Staff Editorial: GW-affiliated health care facilities must be affordable and accessible

After years of negotiation and months of construction to build a new health care facility in Southeast D.C., a GW-staffed urgent care unit opened to the public earlier this month. Though it’s only one part of the still-developing Cedar Hill Regional Medical Center, whose name is a reference to abolitionist Frederick Douglass’s nearby estate, the completed urgent care clinic shows that the University can escape the Foggy Bottom bubble for the betterment of the city.

GW’s investment in new health care facilities east of the Anacostia River should improve the lives of residents who face disproportionately higher rates of health issues yet less access to medical resources than other city residents. But the University must leverage its position as a stakeholder in the medical development at St. Elizabeth’s East – a 183-acre space of developmental land in Southeast – to ensure Cedar Hill Urgent Care GW Health and the medical center as a whole offer accessible and affordable health care to the communities it’s meant to serve.

A combination of factors like financial hardship, limited access to healthy food and air pollution means residents of Wards 7 and 8 suffer disproportionately high rates of illnesses from cancer to COVID-19. Yet all but one of the city’s seven current hospitals – the United Medical Center – is in Northwest. With more health issues but fewer health care centers, Southeast residents die on average almost a decade earlier than residents of whiter and wealthier neighborhoods. Life expectancy in Wards 2 and 3 exceeds 85 and 87 years respectively, compared to an average of 76.7 in Ward 7 and 72 years in Ward 8.

That stark contrast, which represents a legacy of systemic and racist disregard for D.C.’s Black residents, led Mayor Muriel Bowser to partner with the GW Hospital to expand health care access in Southeast D.C. by building a new hospital. But the initial plans between the city and the GW Hospital fell apart – the hospital would only agree to construct a new facility in Southeast if it could increase the number of beds in its current Foggy Bottom location, which University officials, local residents and staff at the Howard University Hospital all opposed. Bowser, the D.C. Council and the hospital finally reached a deal in 2020 and broke ground on the complex in February this year.

With the center’s urgent care clinic now open, GW has initiated its expansion beyond Ward 2. Universal Health Services will manage the facility and the School of Medicine and Health Sciences and the Medical Faculty Associates will provide academics and physicians. The clinic, which is the first urgent care center to open in Ward 8, will treat nonlife-threatening conditions like allergic reactions and asthma, colds and flu, minor sprains, broken bones and sore throats and offer x-rays, lab testing and blood work.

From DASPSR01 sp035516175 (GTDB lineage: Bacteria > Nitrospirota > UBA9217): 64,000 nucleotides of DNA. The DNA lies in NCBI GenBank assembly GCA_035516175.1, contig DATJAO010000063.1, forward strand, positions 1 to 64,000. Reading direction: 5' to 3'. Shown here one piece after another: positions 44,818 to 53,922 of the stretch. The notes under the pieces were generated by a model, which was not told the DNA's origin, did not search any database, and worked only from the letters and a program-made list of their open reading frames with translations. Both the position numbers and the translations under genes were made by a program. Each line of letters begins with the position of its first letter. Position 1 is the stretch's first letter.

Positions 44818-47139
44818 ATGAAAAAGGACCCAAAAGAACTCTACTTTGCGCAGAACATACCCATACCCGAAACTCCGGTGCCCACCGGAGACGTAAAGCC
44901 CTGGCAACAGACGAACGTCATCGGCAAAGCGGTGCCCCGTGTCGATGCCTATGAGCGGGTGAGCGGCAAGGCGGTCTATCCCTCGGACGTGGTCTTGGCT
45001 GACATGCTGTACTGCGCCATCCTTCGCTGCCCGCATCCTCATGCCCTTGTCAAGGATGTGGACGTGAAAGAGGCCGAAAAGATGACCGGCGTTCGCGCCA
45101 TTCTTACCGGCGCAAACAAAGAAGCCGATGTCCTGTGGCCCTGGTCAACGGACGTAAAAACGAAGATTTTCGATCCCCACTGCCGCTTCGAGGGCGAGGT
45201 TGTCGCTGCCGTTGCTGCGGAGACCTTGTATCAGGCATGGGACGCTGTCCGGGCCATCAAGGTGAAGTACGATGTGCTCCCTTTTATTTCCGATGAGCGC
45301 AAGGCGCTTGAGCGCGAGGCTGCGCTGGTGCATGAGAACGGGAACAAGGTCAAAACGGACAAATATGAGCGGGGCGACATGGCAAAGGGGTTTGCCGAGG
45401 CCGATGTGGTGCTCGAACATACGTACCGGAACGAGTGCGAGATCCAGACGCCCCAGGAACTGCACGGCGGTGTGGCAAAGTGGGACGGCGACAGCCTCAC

But when it finishes construction in 2024, the completed Cedar Hill Medical Center complex will represent an even more dramatic improvement in the services available to the community it serves. While D.C. has stopped the United Medical Center from delivering babies since 2017 due to issues in its screening, clinical assessment and delivery protocols, Cedar Hill will have a newborn delivery and an intensive care nursery. The hospital will also be a Level 3 trauma center – though smaller than the GW Hospital’s Level 1 trauma center, it’ll be the only one east of the Anacostia River and can still treat injuries from gunshot wounds or car accidents.

In the operation of the urgent care clinic and the Cedar Hill Regional Medical Center at St. Elizabeth’s East, GW and its partners must, as the saying goes, “first do no harm.” While new facilities in Wards 7 and 8 are evidently more accessible to residents east of the Anacostia River, they ought to be affordable, too. If the hospital can’t serve the people in the local community without burying them in medical debt, then who really benefits from it?

It’s not enough to simply treat pink eye or write a prescription – the employment opportunities these facilities will create ought to go to people from Wards 7 and 8. The UHS, SMHS and MFA staff at both the urgent care clinic and hospital will work in the midst of the 8,233 families in Wards 7 and 8 who live below the poverty line, more than the rest of the city’s wards combined. Good paying medical and nonmedical positions and benefits won’t just “do no harm” – they can actively create wealth for residents of some of the poorest parts of D.C.

D.C. is more than a backdrop to our college education, and we hope that the opening of Cedar Hill Urgent Care GW Health and the continuing development of the Cedar Hill complex will begin to chip away at decades of systemic neglect of communities east of the Anacostia River. But it’s all in the execution – only a medical facility that puts the health and well-being of our neighbors first with affordable and accessible health care can proudly carry GW’s name.

We offer our praise with caution – the completed medical center won’t open for another two years at the earliest, after all. But a multi-million dollar investment in expanding health care access across D.C. is truly a tangible example of the value the University can place on serving others. Many of us attend GW to learn how to become global leaders, but the University is showing us that you don’t have to look very far from home to make a difference.

The editorial board consists of Hatchet staff members and operates separately from the newsroom. This week’s staff editorial was written by Opinions Editor Ethan Benn and Contributing Opinions Editor Riley Goodfellow, based on discussions with Research Assistant Zachary Bestwick, Sports Editor Nuria Diaz, Copy Editor Jaden DiMauro, Culture Editor Clara Duhon and Contributing Social Media Director Ethan Valliath.

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